Efficacy of Antibiotic Coated Clean Intermittent Catheterization in Children with Neurogenic Bladder
Aim: The primary goal of urologic management in children with neurogenic bladder is to reduce the risk of urinary tract infection (UTI) and associated renal injury. We aimed to evaluate the use of antibacterial-coated clean intermittent catheterization (CIC) catheters for neurogenic bladder patients in comparison with standard catheters. Material and Methods: We performed a retrospective study of 144 neurogenic bladder patients aged 6-16 years old, who received CIC at two major centers between January 2007 and June 2016. Group 1 consisted of children used antibacterial coated (chitosan) catheter (n=55), group 2 of children used standard CIC without antibacterial (n=42) and group 3 of children used standard CIC returned into antibiotic coated CIC (n=29). Febrile urinary tract infection and asymptomatic bacteriuria were evaluated among patients with antibacterial coated or standard catheters. We also focused on a subgroup of patients with high risk of urinary tract infection (grade 3> vesicoureteral reflux, previously scar formation in renal scintigraphy). Results: Totally 126 patients (89 female, 37 male) were involved in this study. The mean age of the study group was 9.6±2.6 years (range 6 to 16) and the mean follow-up 58±14 months (min: 22, max: 69). There was no significant difference between three groups for asymptomatic bacteriuria and febrile UTI frequencies. However, febrile UTI frequencies and de nova scar formation in renal scintigraphy were higher in previously defined subgroup of patients with high risk of urinary tract infection in group 2 than group1 and 3. Discussion: Both antibiotic coated and standard CIC can be used in children with neurogenic bladder with similar complication rates. Patients with high risk of urinary tract infection (higher than grade 3 vesicoureteral reflux, dilated ureter, previously de nova scar formation in renal scintigraphy) will benefit from antibacterialcoated catheters rather than standard ones.
. Tekgul S, Dogan HS, Hoebeke P, et al (2016) Guidelines on Paediatric Urology. European Association of Urology Avaible at: http://uroweb.org/wp-content/uploads/23-Paediatric-Urology_LR_full.pdf Giriş Tarihi: 12.06.2016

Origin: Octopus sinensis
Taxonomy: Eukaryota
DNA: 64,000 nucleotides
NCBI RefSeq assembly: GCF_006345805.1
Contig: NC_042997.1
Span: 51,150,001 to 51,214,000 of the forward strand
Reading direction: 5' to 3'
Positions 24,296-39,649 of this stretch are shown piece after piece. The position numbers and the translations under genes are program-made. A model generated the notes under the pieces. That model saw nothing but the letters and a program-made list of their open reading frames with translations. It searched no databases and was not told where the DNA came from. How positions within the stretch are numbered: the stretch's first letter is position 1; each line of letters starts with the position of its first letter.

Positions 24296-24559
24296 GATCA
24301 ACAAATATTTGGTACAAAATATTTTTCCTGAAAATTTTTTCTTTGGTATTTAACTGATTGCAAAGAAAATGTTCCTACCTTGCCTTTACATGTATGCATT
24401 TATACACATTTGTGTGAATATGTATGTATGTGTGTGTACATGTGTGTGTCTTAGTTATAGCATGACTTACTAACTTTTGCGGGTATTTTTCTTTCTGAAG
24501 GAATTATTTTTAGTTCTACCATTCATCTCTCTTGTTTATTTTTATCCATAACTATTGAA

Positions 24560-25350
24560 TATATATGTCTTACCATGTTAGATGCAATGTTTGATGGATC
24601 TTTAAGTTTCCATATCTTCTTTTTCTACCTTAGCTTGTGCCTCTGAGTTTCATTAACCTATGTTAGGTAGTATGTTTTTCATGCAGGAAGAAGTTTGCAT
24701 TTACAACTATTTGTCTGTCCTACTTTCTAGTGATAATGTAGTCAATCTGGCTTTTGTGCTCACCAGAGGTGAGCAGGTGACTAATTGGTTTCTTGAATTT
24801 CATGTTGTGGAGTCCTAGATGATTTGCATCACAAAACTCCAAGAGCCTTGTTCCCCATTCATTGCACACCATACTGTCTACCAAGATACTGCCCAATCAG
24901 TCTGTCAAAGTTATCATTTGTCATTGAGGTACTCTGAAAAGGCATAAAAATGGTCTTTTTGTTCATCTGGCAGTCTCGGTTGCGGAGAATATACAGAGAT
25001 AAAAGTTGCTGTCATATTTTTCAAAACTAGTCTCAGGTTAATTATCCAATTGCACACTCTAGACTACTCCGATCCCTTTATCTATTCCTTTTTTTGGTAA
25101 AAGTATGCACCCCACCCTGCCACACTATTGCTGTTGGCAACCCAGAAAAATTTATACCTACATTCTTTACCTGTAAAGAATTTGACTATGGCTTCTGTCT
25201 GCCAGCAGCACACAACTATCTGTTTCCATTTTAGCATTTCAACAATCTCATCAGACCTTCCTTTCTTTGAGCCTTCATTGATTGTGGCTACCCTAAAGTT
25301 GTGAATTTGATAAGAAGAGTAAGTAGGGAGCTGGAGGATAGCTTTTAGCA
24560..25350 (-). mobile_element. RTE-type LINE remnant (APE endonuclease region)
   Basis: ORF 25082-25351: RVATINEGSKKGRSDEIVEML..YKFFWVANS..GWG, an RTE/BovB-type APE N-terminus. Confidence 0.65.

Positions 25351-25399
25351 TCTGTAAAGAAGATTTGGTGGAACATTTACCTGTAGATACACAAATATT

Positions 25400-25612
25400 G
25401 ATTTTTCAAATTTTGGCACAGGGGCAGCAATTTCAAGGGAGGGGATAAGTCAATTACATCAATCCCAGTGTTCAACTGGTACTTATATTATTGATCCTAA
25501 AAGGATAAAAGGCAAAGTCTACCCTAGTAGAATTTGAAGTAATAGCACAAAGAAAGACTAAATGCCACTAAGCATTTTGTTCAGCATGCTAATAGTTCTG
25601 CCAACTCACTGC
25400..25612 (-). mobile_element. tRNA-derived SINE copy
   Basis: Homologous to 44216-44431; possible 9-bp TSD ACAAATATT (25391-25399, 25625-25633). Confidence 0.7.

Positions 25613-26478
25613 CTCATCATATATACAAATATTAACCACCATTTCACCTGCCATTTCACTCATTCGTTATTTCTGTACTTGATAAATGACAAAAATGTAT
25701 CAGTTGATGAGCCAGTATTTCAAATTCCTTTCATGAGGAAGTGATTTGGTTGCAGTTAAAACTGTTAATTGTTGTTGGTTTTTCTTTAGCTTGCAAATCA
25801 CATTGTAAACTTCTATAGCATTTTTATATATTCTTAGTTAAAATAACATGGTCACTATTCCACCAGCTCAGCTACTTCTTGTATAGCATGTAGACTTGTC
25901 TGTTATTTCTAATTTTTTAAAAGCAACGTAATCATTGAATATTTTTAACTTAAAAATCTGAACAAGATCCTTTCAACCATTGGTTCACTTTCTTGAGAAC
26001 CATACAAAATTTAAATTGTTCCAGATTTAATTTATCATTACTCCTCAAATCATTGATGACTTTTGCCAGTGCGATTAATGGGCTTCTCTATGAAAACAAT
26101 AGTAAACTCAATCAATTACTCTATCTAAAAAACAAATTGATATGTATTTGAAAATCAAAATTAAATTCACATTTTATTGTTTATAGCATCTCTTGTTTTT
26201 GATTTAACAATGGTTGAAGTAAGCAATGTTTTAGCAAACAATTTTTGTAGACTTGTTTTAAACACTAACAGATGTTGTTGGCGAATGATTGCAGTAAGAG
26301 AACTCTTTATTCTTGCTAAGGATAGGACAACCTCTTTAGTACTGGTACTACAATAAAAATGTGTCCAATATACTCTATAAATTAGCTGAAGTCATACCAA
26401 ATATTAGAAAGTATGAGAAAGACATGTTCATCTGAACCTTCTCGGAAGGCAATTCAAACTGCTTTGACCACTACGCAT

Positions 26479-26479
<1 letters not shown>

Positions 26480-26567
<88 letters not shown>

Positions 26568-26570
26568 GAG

. Jones KV, Asscher AW. Urinary tract infection and vesicourethral reflux. In: Edelman CM (editor). Pediatric Kidney Disease, 2nd ed, Boston, Little Brown; 1992.p.1943-1991.
. Schlager TA, Dilks S, Trudell J. et al. Bacteriuria in children with neurogenic bladder treated with intermittent catheterization: natural history. J Pediatr. 1995;126:490-496.
. Kanaheswari Y, Kavitha R, Rizal AM. Urinary tract infection and bacteriuria in children performing clean intermittent catheterization with reused catheters. Spinal Cord. 2014 Nov 25.
. Wyndaele JJ, De Ridder D, Everaert K, et al. Evaluation of the use of Urocath-Gel Ankara Üniversitesi Tıp Fakültesi Mecmuası 2016, 69 (3) 236 Çocuklarda Nörojenik Mesanede Antibakteriyel Kateterle Temiz Aralıklı Kateterizasyon Etkinliği; Retrospektif Çalışma catheters for intermittent self-catheterization by male patients using conventional catheters for a long time Spinal Cord. 2000; 38: 97-99.
. Bakke A: Clean intermittent catheterization. Physical and psychological complications. Scand J Urol. 1993; 150: 69.
. Hellstrom P, Tammela T, Lukkarinen O, et al: Effica- cy and safety of clean intermittent catheterization in adults. Eur Urol. 1991; 20: 117-121.
. De Ridder DJ, Everaert K, Fernández LG, et al. Intermittent catheterisation with hydrophilic-coated catheters (SpeediCath) reduces the risk of clinical urinary tract infection in spinal cord injured patients: a prospective randomised parallel comparative trial. Eur Urol. 2005; 48: 991-995.
. Heard L, Buhrer R. How do we prevent UTI in people who perform intermittent catheterization? Rehabil Nurs. 2005; 30: 44-45, 61.
. Schmidt B, Copp HL. Work-up of Pediatric Urinary Tract Infection. Urol Clin North Am. 2015; 42: 519-526. 14. Saint S, Chenoweth CE. Biofilms and catheter-associated urinary tract infections. Infect Dis Clin North Am. 2003;17: 411- 432.
. Herz D, Merguerian P, McQuiston L. Continuous antibiotic prophylaxis reduces the risk of febrile UTI in children with asymptomatic antenatal hydronephrosis with either ureteral dilation, high-grade vesicoureteral reflux, or ureterovesical junction obstruction. J Pediatr Urol. 2014; 10: 650-654.
. Kaye IY, Payan M, Vemulakonda VM. Association between clean intermittent catheterization and urinary tract infection in infants and toddlers with spina bifida. J Pediatr Urol. 2016 Mar 4.
. Yang SH, Lee YS, Lin FH, et al. Chitosan/poly (vinyl alcohol) blending hydrogel coating improves the surface characteristics of segmented polyurethane urethral catheters. J Biomed Mater Res B Appl Biomater. 2007; 83: 304-313.
- There are currently no refbacks.